|Interior of Sikh Temple, Richmond Hill, Queens|
Standing next to his uncle in the kitchen of the Govinda Café in Richmond Hill, Claude slices sandwiches into triangular pieces while explaining why the deities, Krishna and his brother Balarama, are not on display today. “They’re being painted. Their eyes,” he says, pointing to the temple room where clearly the curtain has been drawn. Steve explains to me that when the deities are being prepared no one is allowed to look upon them except their caretakers. Hare Krishna devotees believe that the statues of the deities on display in their temples are manifestations of the God himself. This concept makes me a little uncomfortable. I am used to images and statues in churches and in a holy place. In Greek Orthodox Christianity, icons, or images of the saints and God are venerated as physical portals into the divine. To pray to the icon is to pray through a window peering into the divine. The Hare Krishna devotees feel their holy places are graced by divinity itself. Not only that, but they offer food to the deities every day. “Krishna eats first,” one devotee explains, “then we wash our hands and eat.”
Claude smiles as he finishes up preparing the sandwiches. All the food prepared in the café is vegetarian. To eat meat is a profanity against Krishna. God is in the food. God is in the strawberry flavored chai. God is in the people around us. The panentheism the devotees profess is dogmatic. To think of anything in the material world as not made of God is tantamount to heresy. “God is in everything,” Claude says, smiling again, “even in the prasadam” (the name for the food offered to the gods). I buy an iced Snapple for two dollars.
Steve tells me he wants to take me to the Sikh temple two blocks away. We say our goodbyes to Claude and his uncle, disappointed that we can not see the deities. Claude says to us, “You go to the Sikh temple. It’s dirty.” Later I ask why the Sikh temple is considered dirty. Steve explains to me that the Sikhs are a syncretic faith combining both elements of Hinduism and Islam. The women do not cut their hair. Nor do the men. And some do not bathe as frequently as is customary in the West. The Sikh are from the Punjab region of India. Their language is Sanskrit. It does not have the same lilt as Hindi; as I am used to hearing Claude and Sham speak two blocks away. I am struck by Claude’s discriminatory remark but assume it is only natural to want to criticize a faith that is so similar to your own but marked by different customs. It is similar to the attitude of Protestant Christians and Catholic Christians or Hasidim and Orthodoxy in Judaism.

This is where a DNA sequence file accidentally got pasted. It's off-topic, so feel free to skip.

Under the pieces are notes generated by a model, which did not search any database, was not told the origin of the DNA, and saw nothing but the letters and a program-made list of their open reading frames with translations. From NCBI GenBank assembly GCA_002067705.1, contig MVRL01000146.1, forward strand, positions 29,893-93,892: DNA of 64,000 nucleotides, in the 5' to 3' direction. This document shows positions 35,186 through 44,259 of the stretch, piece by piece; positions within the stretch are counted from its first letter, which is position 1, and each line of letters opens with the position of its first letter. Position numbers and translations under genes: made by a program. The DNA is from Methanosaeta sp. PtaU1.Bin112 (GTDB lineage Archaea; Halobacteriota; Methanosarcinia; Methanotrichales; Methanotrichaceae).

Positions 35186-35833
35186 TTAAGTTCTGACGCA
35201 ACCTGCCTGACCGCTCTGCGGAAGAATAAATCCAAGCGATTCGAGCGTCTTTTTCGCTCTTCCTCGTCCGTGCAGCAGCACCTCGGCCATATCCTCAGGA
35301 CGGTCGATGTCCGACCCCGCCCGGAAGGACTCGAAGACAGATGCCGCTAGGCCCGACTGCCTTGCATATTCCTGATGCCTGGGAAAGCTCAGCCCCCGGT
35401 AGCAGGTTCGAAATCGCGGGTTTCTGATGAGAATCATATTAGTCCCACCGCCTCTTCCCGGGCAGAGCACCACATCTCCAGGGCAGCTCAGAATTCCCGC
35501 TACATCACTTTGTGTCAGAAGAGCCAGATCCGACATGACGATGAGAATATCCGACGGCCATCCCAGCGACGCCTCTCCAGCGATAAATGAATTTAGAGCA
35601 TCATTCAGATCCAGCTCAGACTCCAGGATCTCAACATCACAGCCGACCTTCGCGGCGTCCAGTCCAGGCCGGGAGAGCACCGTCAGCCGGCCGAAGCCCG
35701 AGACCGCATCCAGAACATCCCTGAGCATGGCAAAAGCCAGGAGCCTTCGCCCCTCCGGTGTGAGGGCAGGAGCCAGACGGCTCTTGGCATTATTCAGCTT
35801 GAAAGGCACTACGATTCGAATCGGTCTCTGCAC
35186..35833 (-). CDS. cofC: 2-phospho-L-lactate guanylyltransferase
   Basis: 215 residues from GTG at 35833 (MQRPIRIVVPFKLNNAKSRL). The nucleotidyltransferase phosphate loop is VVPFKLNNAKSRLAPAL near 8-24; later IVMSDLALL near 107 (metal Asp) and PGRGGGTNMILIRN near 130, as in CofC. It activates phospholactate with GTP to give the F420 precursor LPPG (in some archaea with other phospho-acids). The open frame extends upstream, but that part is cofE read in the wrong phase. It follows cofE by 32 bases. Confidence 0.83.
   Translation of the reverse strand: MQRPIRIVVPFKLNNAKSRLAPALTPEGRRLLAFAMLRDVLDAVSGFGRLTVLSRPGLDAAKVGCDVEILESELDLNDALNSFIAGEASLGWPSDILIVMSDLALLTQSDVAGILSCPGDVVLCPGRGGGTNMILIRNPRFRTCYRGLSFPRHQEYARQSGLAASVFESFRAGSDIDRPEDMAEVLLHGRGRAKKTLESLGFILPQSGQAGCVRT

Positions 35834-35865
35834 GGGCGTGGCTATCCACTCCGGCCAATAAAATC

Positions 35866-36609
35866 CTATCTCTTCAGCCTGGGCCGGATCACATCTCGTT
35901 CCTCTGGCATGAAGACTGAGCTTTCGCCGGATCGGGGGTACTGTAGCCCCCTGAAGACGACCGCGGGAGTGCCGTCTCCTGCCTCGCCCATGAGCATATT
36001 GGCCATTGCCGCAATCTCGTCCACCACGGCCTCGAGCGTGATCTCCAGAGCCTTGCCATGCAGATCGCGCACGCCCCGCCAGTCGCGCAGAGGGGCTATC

Passing in front of the “Punjabi Bride” shop, the colors of the dresses tell a story of attention to imagery. The Sikh seem to marry the imagistic imagination of Hinduism with the cold monotheism of Islam. While the women’s dresses are colorful and bombastic, the interior of the Baba Makham Shah Lubana Sikh temple (or gurdwaras, as it is known here) is blue and muted. In front of the temple portico, men discuss with each other in their own tongue; I am not privy to what they say. Loudspeakers mounted onto the outside walls project the religious chant being sung inside. Steve and I take off our shoes before entering the temple. “Cover your head with a bandanna,” Steve tells me, “You can’t go into the temple with your head bared.”
I take my shoes off and place them in a cubby hole. Men, women, and children come in to take off their shoes. No one bothers the other. A man sits next to me slowly taking off his shoes. I notice no one stares at me. I am immediately aware that I am not seen as an outsider. In fact, no one asks me why I am here or whether or not I believe. The temple is open twenty-four hours a day. The poor and homeless often come to seek shelter and food. Seated behind the Sikh holy book, men take turns reading from the sacred texts non-stop, day and night. I follow Steve's lead. Bowing to the book, I think of my own love for books and wonder if it is the same thing. I do not worship the physical book, but merely its contents. And even then, I am trained to be critical of what I read, and never take anything as absolute truth. Again, I feel out of place, but no one reads my mind nor do they ask me of my convictions.